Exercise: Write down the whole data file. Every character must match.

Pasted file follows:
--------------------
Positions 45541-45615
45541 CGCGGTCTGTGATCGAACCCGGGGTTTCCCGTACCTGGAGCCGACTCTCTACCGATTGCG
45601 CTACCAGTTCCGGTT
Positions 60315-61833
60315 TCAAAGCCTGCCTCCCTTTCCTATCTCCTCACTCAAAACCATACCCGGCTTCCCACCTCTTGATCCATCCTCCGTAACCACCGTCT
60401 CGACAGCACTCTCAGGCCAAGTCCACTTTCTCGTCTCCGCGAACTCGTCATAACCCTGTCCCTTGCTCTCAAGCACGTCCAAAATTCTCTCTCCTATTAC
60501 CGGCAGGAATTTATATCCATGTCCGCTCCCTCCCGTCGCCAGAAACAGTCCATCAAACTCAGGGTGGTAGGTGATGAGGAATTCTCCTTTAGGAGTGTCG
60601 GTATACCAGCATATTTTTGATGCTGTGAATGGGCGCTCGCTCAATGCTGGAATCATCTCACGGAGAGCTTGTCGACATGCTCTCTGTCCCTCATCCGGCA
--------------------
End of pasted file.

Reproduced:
Positions 45541-45615
45541 CGCGGTCTGTGATCGAACCCGGGGTTTCCCGTACCTGGAGCCGACTCTCTACCGATTGCG
45601 CTACCAGTTCCGGTT
Positions 60315-61833
60315 TCAAAGCCTGCCTCCCTTTCCTATCTCCTCACTCAAAACCATACCCGGCTTCCCACCTCTTGATCCATCCTCCGTAACCACCGTCT
60401 CGACAGCACTCTCAGGCCAAGTCCACTTTCTCGTCTCCGCGAACTCGTCATAACCCTGTCCCTTGCTCTCAAGCACGTCCAAAATTCTCTCTCCTATTAC
60501 CGGCAGGAATTTATATCCATGTCCGCTCCCTCCCGTCGCCAGAAACAGTCCATCAAACTCAGGGTGGTAGGTGATGAGGAATTCTCCTTTAGGAGTGTCG
60601 GTATACCAGCATATTTTTGATGCTGTGAATGGGCGCTCGCTCAATGCTGGAATCATCTCACGGAGAGCTTGTCGACATGCTCTCTGTCCCTCATCCGGCA